It’s funny. To think of the damage caused by cultural norms and stereotypes.

Of course, there are the absolutely beautiful cultural narratives out there. Those that cherish and honour human life by holding it, by respecting it so beautifully that even the hardest of hearts must surely be touched by the story of it all.

I heard a story as beautiful, just the other day. My counsellor told it to me: how, in her culture, when a woman becomes pregnant, she becomes the queen. The whole tribe lavish her with love, care, and most importantly, perhaps…food.

This discussion came about after a lovely tender moment where she looked over at me, my bulging belly sweetly growing a perfect little gift, and offered to bake me something lovely to celebrate the occasion (that’s right, surprise, I’m fourteen weeks pregnant. And how lovely it is, to me. How lovely it is. xx)

But, I digress. Because although there are some absolutely beautiful cultural stories passed on by certain cultures in the world, other cultures do not even realise their own toxicity. (And when I say toxicity, what I mean is…truly, their cultural ideas are heartbreaking and damaging to individuals who do not fit into the selected story being told.)

There are some absolutely wonderful things to be said about the culture I was born into. But one arm of the narrative, an arm that destroyed any hope of me developing healthy self-esteem in my early years, was the idea that vulnerability and softness were somehow character flaws. I was mostly soft.

As it turns out, this soft part of me, this sensitivity, is my super power; a power that helps me soothe, and bring safety to those who need it. A power that helps me tap into the world of everything and nothing, and pull down the words and creativity needed for my writing to touch people in the way that it seems to.

But my culture called me ‘soft’. It told me to ‘harden up’, and it assumed that If I didn’t…then surely I must be broken, at worst. Naive at best. Never have I been these labels.

And if you are a deep and tender heart resonating with these words…never have you been these labels, either.

Always we’ve been perfect.

Just the way we are.

Think of the trillions of flowers, plants and trees out there. Some are soft. Some are hard, shrubs built to last in the wind and rain and hail. None of them judge each other for being ‘wrong’ in anyway. They simply exist.

And so do I.

So do we.

Photo by Brianna Martinez on

By brookecutler2

Liver of life, lover of everything. 💕

6 replies on “Soft”

Oh, Brooke, congratulations!!! What incredibly beautiful news!

My culture is much the same as yours. It was quite frightening to grow up shy, reclusive, and introverted in an extroverted world. The tears, oh the tears! But you’re so right; it is a super power. I love being a safe place for my babies, especially right now.

Good luck with pregnancy and I hope everything goes wonderfully!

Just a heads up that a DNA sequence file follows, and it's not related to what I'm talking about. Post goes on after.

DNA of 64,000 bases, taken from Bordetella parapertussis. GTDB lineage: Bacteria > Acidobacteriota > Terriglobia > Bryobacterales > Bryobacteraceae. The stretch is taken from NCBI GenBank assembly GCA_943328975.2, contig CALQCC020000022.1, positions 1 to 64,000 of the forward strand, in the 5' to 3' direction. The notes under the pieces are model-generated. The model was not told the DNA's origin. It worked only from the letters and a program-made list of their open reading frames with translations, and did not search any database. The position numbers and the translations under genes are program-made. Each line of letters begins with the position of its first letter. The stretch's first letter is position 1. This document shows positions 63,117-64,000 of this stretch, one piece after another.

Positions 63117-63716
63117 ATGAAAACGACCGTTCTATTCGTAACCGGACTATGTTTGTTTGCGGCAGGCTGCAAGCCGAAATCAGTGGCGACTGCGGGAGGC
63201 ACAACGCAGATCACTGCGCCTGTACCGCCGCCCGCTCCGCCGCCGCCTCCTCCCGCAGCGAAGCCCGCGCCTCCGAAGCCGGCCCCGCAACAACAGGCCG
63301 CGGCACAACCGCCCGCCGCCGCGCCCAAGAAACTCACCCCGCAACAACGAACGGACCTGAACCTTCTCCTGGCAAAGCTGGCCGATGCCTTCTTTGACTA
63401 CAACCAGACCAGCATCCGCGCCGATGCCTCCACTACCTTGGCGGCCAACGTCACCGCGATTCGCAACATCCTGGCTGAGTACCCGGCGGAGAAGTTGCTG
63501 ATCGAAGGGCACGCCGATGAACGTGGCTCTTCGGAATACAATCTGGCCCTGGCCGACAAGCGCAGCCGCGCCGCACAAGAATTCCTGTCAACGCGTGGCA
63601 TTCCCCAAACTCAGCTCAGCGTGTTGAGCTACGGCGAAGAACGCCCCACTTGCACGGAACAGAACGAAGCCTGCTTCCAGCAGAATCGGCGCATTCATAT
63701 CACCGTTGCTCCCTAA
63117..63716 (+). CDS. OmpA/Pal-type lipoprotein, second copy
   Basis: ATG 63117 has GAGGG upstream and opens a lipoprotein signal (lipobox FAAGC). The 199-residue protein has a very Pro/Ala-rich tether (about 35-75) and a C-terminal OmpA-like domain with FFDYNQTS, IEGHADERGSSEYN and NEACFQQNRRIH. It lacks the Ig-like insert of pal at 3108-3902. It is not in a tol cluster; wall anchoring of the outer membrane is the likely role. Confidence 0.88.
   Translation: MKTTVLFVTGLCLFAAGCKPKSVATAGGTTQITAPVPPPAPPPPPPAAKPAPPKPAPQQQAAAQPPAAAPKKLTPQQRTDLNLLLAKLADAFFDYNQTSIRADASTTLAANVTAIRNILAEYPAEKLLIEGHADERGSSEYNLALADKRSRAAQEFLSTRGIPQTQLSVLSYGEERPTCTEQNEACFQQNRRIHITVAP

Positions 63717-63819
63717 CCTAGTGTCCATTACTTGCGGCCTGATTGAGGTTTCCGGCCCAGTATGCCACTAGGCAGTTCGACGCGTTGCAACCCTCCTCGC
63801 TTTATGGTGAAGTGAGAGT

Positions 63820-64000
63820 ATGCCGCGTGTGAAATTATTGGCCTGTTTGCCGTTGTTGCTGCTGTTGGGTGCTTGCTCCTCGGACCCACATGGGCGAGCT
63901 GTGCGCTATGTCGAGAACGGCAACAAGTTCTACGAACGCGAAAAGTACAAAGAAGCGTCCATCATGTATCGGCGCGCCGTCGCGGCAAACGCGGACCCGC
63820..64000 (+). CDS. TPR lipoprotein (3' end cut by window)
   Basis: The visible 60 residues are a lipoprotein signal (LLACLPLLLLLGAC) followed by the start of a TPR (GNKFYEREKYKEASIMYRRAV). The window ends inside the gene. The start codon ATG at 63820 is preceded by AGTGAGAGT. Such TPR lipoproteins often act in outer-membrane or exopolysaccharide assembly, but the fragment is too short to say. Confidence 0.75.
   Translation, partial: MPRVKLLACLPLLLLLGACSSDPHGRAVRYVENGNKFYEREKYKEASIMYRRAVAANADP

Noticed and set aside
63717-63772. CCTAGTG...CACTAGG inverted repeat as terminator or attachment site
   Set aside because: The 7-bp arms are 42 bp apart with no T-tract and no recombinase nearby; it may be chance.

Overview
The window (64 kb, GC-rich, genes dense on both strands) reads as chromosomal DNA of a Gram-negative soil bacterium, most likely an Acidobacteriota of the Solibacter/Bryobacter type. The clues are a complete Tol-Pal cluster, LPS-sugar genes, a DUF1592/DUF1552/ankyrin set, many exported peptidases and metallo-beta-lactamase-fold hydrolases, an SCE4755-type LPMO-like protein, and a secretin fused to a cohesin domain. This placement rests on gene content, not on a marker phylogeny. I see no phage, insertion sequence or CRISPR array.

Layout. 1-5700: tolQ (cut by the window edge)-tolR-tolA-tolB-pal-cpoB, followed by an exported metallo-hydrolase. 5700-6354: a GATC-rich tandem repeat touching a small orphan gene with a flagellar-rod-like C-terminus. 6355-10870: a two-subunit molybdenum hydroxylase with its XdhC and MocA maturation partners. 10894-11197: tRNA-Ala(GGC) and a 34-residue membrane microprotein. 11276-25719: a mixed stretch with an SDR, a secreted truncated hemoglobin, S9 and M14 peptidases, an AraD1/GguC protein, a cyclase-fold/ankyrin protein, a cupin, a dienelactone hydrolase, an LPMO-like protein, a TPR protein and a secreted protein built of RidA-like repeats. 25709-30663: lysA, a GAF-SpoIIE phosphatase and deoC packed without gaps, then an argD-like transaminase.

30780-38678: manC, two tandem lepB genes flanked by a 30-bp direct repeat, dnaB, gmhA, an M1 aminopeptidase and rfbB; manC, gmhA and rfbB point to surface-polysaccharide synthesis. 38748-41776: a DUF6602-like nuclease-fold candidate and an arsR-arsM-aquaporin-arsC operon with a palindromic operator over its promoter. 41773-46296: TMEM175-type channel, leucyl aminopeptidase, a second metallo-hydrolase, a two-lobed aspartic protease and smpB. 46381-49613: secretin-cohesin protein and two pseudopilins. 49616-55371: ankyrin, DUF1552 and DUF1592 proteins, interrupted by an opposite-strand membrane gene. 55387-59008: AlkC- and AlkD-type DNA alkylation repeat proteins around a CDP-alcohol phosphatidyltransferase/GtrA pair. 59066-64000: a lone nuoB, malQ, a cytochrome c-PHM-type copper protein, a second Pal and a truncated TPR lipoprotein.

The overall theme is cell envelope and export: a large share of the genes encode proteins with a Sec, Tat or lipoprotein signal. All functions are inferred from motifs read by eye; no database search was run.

Liked by 1 person

I know, Kat. You are a beautiful, lovely strength for them. And very likely many of the adults you know. That is a gift, for sure. 🥰

And thank you, my lovely Kat! So far so good! xx

Liked by 1 person

Congratulations!! Take care and I totally agree with the toxicity in certain norms. It’s suffocating. I wish people would be more open-minded than restrict themselves to such blind prejudices. Hugs…💜

Liked by 1 person

Thank you, sweet Shruba. ❤️ And, yes, I wish for that too. What a peaceful world it would be if there were more open minds in it. xx

Liked by 1 person

Just lovely. Another little piece among the tantalising snippets of your family life you have been generously sharing. I, like most, managed to grow the culturally required carapace. Authentic personal power that you refer to only came by risking the exposure of vulnerable softness – still a work in progress. Only then could the connectedness you express so clearly in your life start to manifest.

Liked by 1 person

Lovely to see you again, Keith! And yes. It seems such an odd thing: a culture that represses one of the very things that has the potential to connect us to the deeper aspects of ourselves, each other and our divinity. To favour cold, shallow interactions and to guide people to hide genuine emotion: if only more people knew how beautiful it felt to fully live. ❤️I’m the same as you. I still struggle to fully open up, for the fear of being kicked out of the pack, so to speak. We’ll get there, in the end. I am so so sure of that. 🙂✨


Leave a Reply

Fill in your details below or click an icon to log in: Logo

You are commenting using your account. Log Out /  Change )

Twitter picture

You are commenting using your Twitter account. Log Out /  Change )

Facebook photo

You are commenting using your Facebook account. Log Out /  Change )

Connecting to %s